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Archive for the ‘Feasibility’ Category

MendoCoastCurrent, June 24, 2010

Public institutions and private sector organizations from across the country should form a coalition to help states, localities and regions develop and deploy successful and cost-effective electric demand response programs, a new Federal Energy Regulatory Commission (FERC) staff report says.

The coalition effort is the centerpiece of the National Action Plan on Demand Response Report , issued today, that identifies strategies and activities to achieve the objectives of the Energy Independence and Security Act of 2007.

“There is strength in numbers. Coalitions harness the combined energy of individual organizations, producing results that can go far beyond what can be accomplished on an individual basis,” FERC Chairman Jon Wellinghoff said. “The success of this National Action Plan depends on all interested public and private supporters working to implement it.”

The public-private coalition outlined in the National Action Plan would coordinate and combine the efforts of state and local officials, utilities and demand response providers, regional wholesale power market operators, electricity consumers, the federal government and other interest groups. Demand response refers to the ability of customers to adjust their electricity use by responding to price signals, reliability concerns or signals from the grid operator. Demand response is a valuable resource for meeting the nation’s energy needs.

The 2007 law required FERC to identify the requirements for technical assistance to states so they can maximize the amount of demand response that can be developed and deployed; design and identify requirements for a national communications program that includes broad-based customer education and support; and develop or identify analytical tools, information, model regulations and contracts and other materials for use by customers, states, utilities and demand response providers.

The National Action Plan applies to the entire country, yet recognizes Congress’ intent that state and local governments play an important role in developing demand response. It is the result of more than two years of open, transparent consultation with all interested groups to help states, localities and regions develop demand response resources.

The National Action Plan on Demand Response is available at here.

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DAVID R. BAKER, San Francisco Chronicle, December 12, 2009

The waves off of Vandenberg Air Force Base on the central California coast could one day generate electricity, if Pacific Gas and Electric Co. has its way.

The utility reported Friday that it has signed an agreement with the U.S. Air Force to study the area’s potential for a wave power project. If approved by the Federal Energy Regulatory Commission, the project could one day generate as much as 100 megawatts of electricity. A megawatt is a snapshot figure, roughly equal to the amount of electricity used by 750 average homes at any given instant.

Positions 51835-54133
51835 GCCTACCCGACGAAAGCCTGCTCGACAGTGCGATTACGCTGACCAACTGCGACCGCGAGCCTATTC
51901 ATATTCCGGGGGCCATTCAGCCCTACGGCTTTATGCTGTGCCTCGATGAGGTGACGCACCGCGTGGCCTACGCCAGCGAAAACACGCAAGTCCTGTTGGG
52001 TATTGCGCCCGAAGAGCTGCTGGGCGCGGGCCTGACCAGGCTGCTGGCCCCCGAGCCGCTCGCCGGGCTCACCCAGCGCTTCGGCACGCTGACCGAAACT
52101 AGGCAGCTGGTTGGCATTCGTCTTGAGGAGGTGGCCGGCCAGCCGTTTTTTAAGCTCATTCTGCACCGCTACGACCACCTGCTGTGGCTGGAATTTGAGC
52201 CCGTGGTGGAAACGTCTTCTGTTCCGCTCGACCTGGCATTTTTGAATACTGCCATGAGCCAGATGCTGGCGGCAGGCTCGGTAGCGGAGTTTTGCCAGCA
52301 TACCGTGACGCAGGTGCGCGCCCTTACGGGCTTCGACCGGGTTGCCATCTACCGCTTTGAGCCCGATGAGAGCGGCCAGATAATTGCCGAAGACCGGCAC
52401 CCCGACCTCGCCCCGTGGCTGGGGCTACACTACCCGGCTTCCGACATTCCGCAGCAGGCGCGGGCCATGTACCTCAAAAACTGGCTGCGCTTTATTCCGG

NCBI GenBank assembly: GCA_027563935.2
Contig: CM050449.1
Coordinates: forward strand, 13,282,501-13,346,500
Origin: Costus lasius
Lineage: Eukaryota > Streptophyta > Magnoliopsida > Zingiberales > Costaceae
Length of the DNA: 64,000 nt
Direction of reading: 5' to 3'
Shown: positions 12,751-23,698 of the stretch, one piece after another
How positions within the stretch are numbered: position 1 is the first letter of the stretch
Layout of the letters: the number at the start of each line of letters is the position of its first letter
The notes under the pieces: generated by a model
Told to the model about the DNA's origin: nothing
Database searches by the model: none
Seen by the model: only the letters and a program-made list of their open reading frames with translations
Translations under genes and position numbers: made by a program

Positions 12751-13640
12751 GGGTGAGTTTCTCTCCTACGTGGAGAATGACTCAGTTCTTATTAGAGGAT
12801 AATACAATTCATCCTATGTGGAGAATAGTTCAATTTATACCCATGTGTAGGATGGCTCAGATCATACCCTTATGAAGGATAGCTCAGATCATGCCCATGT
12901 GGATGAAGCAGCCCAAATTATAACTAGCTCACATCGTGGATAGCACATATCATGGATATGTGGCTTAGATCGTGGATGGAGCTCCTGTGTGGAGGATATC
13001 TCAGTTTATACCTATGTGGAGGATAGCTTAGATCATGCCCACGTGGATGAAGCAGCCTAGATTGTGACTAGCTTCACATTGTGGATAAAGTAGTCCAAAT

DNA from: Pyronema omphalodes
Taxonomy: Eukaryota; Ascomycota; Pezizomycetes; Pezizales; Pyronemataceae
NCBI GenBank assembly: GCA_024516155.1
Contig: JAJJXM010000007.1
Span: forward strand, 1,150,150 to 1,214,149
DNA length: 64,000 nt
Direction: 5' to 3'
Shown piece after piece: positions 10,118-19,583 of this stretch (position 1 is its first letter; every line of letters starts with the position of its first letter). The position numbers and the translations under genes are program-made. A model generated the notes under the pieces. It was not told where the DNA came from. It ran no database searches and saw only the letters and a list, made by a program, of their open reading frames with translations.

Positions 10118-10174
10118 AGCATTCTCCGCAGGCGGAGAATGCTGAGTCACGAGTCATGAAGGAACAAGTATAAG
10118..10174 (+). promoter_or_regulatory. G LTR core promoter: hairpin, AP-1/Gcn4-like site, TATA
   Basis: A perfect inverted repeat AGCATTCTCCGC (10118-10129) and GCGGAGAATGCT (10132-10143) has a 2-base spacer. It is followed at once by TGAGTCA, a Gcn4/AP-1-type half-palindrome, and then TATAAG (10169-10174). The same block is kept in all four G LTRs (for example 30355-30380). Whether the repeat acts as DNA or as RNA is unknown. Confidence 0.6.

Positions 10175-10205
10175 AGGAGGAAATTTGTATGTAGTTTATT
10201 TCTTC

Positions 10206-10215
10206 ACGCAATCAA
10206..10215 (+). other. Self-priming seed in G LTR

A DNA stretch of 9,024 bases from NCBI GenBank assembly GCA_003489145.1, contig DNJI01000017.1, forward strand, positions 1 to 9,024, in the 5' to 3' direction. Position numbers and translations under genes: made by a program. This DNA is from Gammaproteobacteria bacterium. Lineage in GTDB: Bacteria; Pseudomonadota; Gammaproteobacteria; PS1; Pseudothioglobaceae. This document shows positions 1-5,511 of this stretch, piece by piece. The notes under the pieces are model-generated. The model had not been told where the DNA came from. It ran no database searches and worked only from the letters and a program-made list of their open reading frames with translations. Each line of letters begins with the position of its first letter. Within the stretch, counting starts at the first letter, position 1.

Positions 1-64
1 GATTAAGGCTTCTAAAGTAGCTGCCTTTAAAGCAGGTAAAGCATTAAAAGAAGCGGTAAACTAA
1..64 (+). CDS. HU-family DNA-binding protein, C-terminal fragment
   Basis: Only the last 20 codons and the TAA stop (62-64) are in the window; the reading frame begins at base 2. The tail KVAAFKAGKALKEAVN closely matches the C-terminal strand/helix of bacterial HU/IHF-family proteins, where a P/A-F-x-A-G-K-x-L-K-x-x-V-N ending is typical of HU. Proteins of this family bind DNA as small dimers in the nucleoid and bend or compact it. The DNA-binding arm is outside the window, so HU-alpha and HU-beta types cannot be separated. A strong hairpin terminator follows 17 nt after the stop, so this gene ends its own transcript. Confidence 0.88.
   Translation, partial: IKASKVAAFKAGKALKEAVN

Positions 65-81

Wave power technologies have the potential to provide large amounts of electricity. But they have been slow to leave the lab.

The typical wave power system consists of buoys that generate electricity as they bob up and down on the ocean’s surface. But the ocean has proven tougher than some of the systems.

PG&E two years ago agreed to buy electricity from a proposed “wave park” near Eureka to be built by Canadian company Finavera. But Finavera’s prototype buoy sank during a test, and California energy regulators killed the deal.

Under its $6 million WaveConnect program, PG&E is still studying potential wave park sites off Humboldt County. The utility, based in San Francisco, also examined the Mendocino County coast before ruling it out.

Vandenberg makes an attractive test site. It occupies a bend in the coast of Santa Barbara County where some of the beaches face west, some face southwest and others face south. PG&E in particular wants to study the area between Point Arguello and Point Conception.

“Generally, that piece of the coast is very active for waves,” said PG&E spokesman Kory Raftery. “It picks up swells from different directions.”

If the company wins federal approval, it will study the area for three years before making a decision on whether to test wave power devices there. The company wants to test several different devices but has not yet picked which ones, Raftery said.

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MendoCoastCurrent, November 16, 2009

For centuries humanity has gazed at the sea, rivers and rambling brooks in awe of water currents and the energy potential they hold. With increasingly critical demand for safe renewable energy solutions, our ability to capture water power has been an abstruse, distant choice for mitigating our dependence on fossil fuels.

Now with Peak Oil and Climate Change concerns igniting our interest in renewable energies, our brightest, most creative thinkers the world-over turn their attention and intention toward creating efficient, sustainable and safe renewable energy capture devices. It’s understood best bets for generating constant electricity straddle natural energy sources: the sun, the wind and the tides, with the energy captured from water and the tides currently garnering longest odds.

Water power, known more formally as hydrokinetic energy, is based on hydro, meaning water, and kinetic with roots in Greek, κίνηση, or kinesis, meaning motion. The motion of water and study of it includes capturing its power. At the heart of this energy is spinning and flowing, ironically a strikingly dissimilar concept from capture.

Whether extracted, converted, captured or transformed, hydrokinetic energy may well be the ‘holy grail’ of renewable energy, especially when considering the math:

  • ‘One foot of tidal change, when funneled through the natural orifices of the coastal inlets, has the potential to generate pure, clean, green energy and all with absolutely no carbon footprint.’
  • Thus, as an example, one Florida inlet having an average tidal change between 2” up to 1’ carries 75 trillion Cu-Ft of fast moving water every tide.

Furthermore, hydrokinetic energy offers consistent yields and potentials unknown and possibly undiscoverable from other naturally-sourced energy. Wind power faces insufficient, constant wind to return the capital investment, even with government subsidies, and robust solar energy opportunities are mostly located in far, off grid locales.

Traditional hydrokinetic solutions include tidal turbines, wave buoys, wave hubs, tethered ocean, buoyant/flexible wave snakes and tidal stream machines that generate electricity yet also create gross negative impacts on marine wildlife and the environment.

These solutions must overcome fundamental issues like potential fish or turtle kill, corrosion and tethering issues, repair distance and processes, long-term durability in water/weather, noise pollution and super expensive grid connections that are also environmentally damaging.